|Filter Buried Treasures: Acid Muthas Mental|
This month in our series of forgotten classics: when Acid House hit the north-west of England.
"WE HAD to stay up all night," 808 State's Graham Massey says of the winter weekend in January 1988 when he, Gerald 'A Guy Called Gerald' Simpson and Martin Price recorded the seminal acid house album Newbuild. "The only stimulant we could afford at that point was something called Jolt Cola", a highly-caffeinated soft drink.
Named for a Bolton housing co-operative, Newbuild was certainly made on a limited bud-get. Recorded on borrowed time at Spirit Studios, Manchester, the band used tape salvaged from a skip at the back of BBC Manchester. Yet it was a record that had to be made. While much of Britain was enjoying the bright Californian pop of Belinda Carlisle and Tiffany, Chicago and Detroit house was filtering through to European producers, encouraging them to make their own variants on the enigmatic, hyper-rhythmic music. 808 State were among the first in Britain to do this, and if Newbuild borrowed heavily from the example of records such as Adonis's No Way Back and Phuture's Acid Trax, the end product was unique. Resolutely unformulaic, the sheer rawness of Newbuild harked back to such quantum shifts as early hip hop and punk.
The three heard US import sounds at the Hacienda, browsing at the Eastern Bloc record shop where Price worked, or by tuning in to DJ Stu Allen's Piccadilly Radio show, but they had come to acid via very different routes. Massey had fronted industrial band Biting Tongues in the early '80s, Simpson was a jazz fusion fan who had embraced electro, while Price was into Negativland and Tackhead. Their combined chemistry was a potent one.
"What I wanted to do was do something that was really stripped down and minimal," remembers Simpson, who owned a £50 Roland TB 303 Bass Line and the Roland TR-808 drum machine that gave the group their name. "Before I got to the studio I'd programme some bits and pieces based around some of the Chicago acid house stuff. [Then] Graham would come in with something else and it would just totally change the whole thing... he'd put a little indie influence into it, then I would try and take it somewhere else, so we'd just bounce off each other."
Throughout the resulting album are the squelching, mind-warping frequencies of the TB 303, which was so integral to the new music they were listening to and provided the unifying sound to the whole. "People saw them as like a Casio organ. They didn't really know what to do with them," says Simpson, chuckling at the fact that TB 303s now change hands for around £800. E Talk and Flow Coma have a hypnotic, pulsating drive that verges on the deranged. Crucially, the record was made with the understanding that even the underground sounds from the US had their corny elements.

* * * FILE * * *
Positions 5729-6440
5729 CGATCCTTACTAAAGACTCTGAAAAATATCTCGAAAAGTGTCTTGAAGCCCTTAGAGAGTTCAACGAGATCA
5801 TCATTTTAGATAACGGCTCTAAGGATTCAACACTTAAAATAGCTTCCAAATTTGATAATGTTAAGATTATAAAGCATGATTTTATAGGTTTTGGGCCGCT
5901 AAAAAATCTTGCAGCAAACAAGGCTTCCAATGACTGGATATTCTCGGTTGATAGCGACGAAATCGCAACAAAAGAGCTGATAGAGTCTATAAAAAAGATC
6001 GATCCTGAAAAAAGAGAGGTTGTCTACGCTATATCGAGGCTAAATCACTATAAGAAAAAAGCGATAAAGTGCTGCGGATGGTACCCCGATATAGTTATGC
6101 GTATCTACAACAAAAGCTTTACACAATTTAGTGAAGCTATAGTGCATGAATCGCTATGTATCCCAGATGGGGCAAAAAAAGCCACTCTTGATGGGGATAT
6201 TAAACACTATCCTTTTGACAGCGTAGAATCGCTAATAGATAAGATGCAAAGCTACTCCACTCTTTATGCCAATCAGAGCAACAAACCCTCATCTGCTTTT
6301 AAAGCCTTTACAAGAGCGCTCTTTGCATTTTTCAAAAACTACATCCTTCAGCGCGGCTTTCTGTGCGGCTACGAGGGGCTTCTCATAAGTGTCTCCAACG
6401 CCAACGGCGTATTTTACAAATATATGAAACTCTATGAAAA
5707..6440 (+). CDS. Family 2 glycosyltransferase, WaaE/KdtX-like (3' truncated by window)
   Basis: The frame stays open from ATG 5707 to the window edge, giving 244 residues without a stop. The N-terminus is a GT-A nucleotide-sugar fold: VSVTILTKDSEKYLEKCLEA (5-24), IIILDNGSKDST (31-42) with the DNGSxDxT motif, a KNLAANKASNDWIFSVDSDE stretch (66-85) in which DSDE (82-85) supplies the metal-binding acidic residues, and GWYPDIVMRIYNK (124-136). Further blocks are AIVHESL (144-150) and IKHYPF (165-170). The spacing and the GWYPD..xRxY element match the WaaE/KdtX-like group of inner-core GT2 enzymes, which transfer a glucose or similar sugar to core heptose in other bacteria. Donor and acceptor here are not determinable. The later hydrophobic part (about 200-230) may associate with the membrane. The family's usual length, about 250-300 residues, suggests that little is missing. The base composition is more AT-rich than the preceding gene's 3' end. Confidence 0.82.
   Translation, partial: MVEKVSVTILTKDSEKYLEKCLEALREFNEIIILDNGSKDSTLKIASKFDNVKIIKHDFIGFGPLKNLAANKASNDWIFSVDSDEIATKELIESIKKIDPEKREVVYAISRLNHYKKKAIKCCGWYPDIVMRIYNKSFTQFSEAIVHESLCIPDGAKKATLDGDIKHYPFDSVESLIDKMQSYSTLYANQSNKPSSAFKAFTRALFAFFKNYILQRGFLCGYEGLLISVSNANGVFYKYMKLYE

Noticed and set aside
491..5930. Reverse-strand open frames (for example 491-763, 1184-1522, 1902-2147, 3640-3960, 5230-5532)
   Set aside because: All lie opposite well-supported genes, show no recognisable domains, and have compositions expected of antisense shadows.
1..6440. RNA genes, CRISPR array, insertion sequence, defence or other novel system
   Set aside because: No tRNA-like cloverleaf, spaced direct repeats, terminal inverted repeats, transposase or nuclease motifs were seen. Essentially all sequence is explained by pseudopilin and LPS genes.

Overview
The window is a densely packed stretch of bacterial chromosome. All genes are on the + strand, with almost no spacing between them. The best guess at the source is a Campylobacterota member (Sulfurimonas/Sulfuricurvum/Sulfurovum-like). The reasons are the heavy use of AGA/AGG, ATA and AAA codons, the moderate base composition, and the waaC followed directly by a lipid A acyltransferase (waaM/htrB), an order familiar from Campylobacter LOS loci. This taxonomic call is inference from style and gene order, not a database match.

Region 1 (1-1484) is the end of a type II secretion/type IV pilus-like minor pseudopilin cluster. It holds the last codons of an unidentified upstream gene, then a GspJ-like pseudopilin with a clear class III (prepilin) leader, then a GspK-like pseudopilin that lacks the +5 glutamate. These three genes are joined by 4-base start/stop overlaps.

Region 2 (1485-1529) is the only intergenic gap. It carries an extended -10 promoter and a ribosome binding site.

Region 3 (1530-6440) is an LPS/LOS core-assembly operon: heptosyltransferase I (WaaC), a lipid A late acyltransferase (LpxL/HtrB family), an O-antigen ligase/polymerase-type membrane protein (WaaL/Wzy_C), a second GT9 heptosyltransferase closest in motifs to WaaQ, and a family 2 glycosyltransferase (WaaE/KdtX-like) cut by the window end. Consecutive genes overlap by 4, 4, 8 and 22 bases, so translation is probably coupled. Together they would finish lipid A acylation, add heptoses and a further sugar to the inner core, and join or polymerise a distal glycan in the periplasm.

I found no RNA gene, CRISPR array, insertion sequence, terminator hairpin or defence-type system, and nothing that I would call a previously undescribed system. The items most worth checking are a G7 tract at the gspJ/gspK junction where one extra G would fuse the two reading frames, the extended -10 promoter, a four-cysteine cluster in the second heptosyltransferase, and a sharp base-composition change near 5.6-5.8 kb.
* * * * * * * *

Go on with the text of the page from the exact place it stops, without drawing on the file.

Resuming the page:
"You'd have things like Steve 'Silk' Hurley and people in knitted jumpers doing one-armed press ups," says Massey. "There was a sort of cheesy act that went with it. The harder edge, wigged-out stuff - that's what appealed to us."
The album was released as a limited run on independent label Creed. It sold modestly, but was championed by John Peel on Radio 1 and became a Sex Pistols-sized inspiration to those who were open to its DIY aesthetic. Autechre and the Aphex Twin were among them; Aphex, aka Richard James, is unequivocal in his admiration for Newbuild: "It was the next step after Chicago acid, and as much as I loved that, I could relate much better to 808 State. It seemed colder and more human at the same time." As a result, he reissued the album on his Rephlex label in 1999, and last October oversaw the release of Prebuild, which collects the vital 808 State music that pre-dated Newbuild.
What happened to 808 post-Newbuild is better known than the album. In a dispute over royalties, the three gradually went their separate ways. Simpson, furious at not being credited for his role in 1990's huge hit Pacific, later recorded a track called Spesiphic Hate, subtitling a '90 solo single Automanik with the message '4Q 808'.
After hits in the '90s with new members Andrew Barker and Darren Partington, Massey continues to be the face of 808 State, and also plays with Toolshed and Homelife. Simpson, based in Berlin, records and DJs. Price left the band in 1992 to manage Rochdale hip-hoppers The Kaliphz.
Lately, 808's once-glacial relations have thawed. "People have said that maybe me, Graham and Gerald should do something together again," Price says. "We've been talking about it," Massey adds, "but there's nothing solid. We did a thing in Manchester in October where Gerald DJ'd, that was a bit like a class reunion."
[Author: Stuart Aitken]